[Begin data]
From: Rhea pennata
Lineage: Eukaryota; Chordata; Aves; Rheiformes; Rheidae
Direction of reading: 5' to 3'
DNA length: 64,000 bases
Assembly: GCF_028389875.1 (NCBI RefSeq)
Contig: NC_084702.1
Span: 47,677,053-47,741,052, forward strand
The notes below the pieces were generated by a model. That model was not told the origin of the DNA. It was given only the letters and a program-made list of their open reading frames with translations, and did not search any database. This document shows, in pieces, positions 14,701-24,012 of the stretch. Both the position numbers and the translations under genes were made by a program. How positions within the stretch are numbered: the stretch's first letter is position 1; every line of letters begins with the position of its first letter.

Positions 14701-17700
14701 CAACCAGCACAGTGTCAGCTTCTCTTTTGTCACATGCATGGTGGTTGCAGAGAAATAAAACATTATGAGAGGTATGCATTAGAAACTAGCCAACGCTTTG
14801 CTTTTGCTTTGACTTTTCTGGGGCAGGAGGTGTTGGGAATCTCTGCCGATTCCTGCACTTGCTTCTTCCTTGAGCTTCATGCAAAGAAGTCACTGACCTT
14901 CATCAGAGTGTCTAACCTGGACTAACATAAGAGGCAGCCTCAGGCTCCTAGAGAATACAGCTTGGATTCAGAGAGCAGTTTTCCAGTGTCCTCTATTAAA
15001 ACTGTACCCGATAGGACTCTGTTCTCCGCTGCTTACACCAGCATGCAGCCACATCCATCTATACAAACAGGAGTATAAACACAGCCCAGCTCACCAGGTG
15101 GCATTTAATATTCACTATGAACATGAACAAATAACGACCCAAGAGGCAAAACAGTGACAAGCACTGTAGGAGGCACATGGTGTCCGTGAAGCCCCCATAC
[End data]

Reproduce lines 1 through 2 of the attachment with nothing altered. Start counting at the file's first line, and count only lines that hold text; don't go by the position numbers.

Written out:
From: Rhea pennata
Lineage: Eukaryota; Chordata; Aves; Rheiformes; Rheidae